Before jumping into the debate of the Agile vs Waterfall methodology for project management, let us first understand the importance and essence of these methodologies and how they have emerged over the period of time in software development.
Introduction to Project Management Methodologies
Software development has evolved considerably over the past decade. Businesses have started to build their technology on solid and scalable platforms and programming languages with the aim of making the solution extensible for future additions of features and capabilities.
While the number of frameworks, platforms and programming languages have grown several folds, there is an equally important evolution that happened in the way software development initiatives are managed.
Project management has diversified into a comprehensive practice that aims not only to deliver software on time, but also to ensure zero defects, provide accurate forecasting for stakeholders and enable seamless visibility and transparency between dependent teams in a project.
While traditional project management focused on the waterfall development principle, today successful technology projects have transitioned into agile and scrum-based project management methodologies to deliver more value for the invested effort.
Difference between Agile and Waterfall Project management
Before we proceed further, you need to understand the difference between Agile and Scrum. In simple terms, agile is an implementation principle or philosophy that encompasses a set of practices to complete a development project from start to finish.
Scrum is one of these practices or in broader terms, a platform to implement this agile methodology. Scrum is an agile approach while agile does not always imply you are using Scrum. Kanban is an alternative agile platform you can use instead of Scrum.
So since the difference is cleared between that, you will have the obvious question:
Which project management method should I choose for software development in my business?
Let’s have a brief look at how the most popular methods i.e. Waterfall and Agile fare in modern software development initiatives. The comparison will help you make a decision suitable for your unique software development challenges.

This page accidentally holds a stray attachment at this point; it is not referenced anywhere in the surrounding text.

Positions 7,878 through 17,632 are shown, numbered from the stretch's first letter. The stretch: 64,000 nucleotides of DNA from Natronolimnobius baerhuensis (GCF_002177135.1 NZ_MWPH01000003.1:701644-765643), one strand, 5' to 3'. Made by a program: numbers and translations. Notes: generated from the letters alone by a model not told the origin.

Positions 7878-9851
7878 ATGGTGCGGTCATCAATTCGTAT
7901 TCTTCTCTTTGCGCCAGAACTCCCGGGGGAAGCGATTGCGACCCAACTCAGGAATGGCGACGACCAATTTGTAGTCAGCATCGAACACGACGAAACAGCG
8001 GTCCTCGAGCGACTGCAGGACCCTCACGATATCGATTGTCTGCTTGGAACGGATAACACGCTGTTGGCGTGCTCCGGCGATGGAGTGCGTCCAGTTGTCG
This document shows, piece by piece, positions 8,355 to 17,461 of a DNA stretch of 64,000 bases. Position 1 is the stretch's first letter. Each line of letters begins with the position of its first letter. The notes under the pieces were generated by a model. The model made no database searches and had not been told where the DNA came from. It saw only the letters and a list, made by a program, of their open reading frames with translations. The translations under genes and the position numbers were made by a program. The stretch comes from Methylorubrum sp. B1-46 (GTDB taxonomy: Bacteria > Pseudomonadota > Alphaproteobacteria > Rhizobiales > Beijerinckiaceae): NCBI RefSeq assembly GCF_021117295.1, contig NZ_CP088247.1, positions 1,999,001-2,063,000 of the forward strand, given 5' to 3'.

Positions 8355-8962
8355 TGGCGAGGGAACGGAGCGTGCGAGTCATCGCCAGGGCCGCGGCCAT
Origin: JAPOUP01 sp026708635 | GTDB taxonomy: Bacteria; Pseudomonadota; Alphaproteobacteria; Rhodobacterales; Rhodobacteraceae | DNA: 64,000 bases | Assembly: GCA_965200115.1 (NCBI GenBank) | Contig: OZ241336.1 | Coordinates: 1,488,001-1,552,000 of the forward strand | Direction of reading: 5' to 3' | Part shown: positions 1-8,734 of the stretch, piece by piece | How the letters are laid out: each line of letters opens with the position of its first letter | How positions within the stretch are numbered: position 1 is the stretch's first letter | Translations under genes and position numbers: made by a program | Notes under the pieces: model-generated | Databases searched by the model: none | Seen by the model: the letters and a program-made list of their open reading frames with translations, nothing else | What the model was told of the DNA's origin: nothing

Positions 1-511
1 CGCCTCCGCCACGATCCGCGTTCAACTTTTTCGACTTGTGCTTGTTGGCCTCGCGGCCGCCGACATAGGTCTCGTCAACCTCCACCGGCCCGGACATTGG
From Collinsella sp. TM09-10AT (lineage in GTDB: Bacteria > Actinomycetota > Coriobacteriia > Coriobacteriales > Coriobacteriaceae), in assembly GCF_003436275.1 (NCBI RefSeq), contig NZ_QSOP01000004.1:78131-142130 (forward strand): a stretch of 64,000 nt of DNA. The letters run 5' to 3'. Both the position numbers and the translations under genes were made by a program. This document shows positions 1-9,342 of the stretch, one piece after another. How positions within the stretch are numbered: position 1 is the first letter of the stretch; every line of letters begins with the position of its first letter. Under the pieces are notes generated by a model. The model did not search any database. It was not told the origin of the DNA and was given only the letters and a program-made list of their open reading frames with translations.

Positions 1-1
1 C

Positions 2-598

The waterfall method is a linear and sequential way of building software wherein every stage of development happens in a sequence starting from requirement analysis to design, coding, testing, implementation and maintenance.
Agile is an iterative and modular form of software development wherein a single software product or project is broken down into functional components and each component is assigned to a person or team and then the development of these components are tracked in time-bound phases called sprints.
In each sprint, there will be an itemized set of deliverables to be done in the sprint duration. At the end of each sprint, there will be a retrospective analysis on what went good and what did not in that sprint and lessons learned will be used for re-organizing or prioritizing tasks in future sprints.
In a waterfall model of software development, project deliverables and requirements are gathered in the initial phases and then worked upon and delivered to the customer in the end. Intermediate feedback sessions or scope changes become very difficult to be accommodated due to this approach.
Customer involvement in short ends at the requirements gathering phase for the waterfall model of software development and they only get a say after a version has been developed theoretically. Agile on the other hand offers customers an opportunity to be involved across every sprint of the project and offer their feedback and comments to make the project more desirable.
This also includes changing scopes from the initial requirement gathering. Since the project management is done in sprints, new customer changes can be accommodated in upcoming sprints and dependencies can be easily mapped between teams to accommodate the scope change without any disruptions.
Also, agile gives the advantage of timely interventions from the customer as they get to review a version after every sprint rather than a completely built solution as provided in a waterfall model.
Customers are often demanding in their requirements and market changes may force them to alter the initial scope midway. As we have mentioned previously, scope changes are easier to accommodate using an agile methodology.